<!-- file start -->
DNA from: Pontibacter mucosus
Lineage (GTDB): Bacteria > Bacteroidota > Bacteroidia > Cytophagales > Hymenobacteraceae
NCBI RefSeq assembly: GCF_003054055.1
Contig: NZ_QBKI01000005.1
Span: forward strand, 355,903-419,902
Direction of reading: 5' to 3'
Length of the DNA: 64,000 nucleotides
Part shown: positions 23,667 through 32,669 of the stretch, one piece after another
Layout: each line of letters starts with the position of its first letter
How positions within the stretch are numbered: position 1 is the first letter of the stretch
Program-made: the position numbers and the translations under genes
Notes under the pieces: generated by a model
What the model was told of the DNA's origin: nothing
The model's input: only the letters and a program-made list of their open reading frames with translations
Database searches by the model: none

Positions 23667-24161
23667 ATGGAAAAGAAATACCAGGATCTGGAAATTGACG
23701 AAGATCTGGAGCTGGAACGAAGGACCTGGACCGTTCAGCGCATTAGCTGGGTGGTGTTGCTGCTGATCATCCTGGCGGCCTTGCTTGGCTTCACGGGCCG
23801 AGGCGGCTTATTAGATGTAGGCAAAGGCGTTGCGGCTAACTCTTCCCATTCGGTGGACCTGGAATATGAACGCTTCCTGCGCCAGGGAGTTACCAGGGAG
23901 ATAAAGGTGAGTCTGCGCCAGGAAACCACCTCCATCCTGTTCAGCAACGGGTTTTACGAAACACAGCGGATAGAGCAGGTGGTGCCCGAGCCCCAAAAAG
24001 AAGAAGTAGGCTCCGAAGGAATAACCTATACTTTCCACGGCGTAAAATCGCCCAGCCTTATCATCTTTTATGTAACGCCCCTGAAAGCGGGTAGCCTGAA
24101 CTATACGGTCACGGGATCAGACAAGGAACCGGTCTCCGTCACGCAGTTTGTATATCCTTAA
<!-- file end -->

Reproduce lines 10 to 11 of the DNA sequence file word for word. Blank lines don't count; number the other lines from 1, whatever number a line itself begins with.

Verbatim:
How positions within the stretch are numbered: position 1 is the first letter of the stretch
Program-made: the position numbers and the translations under genes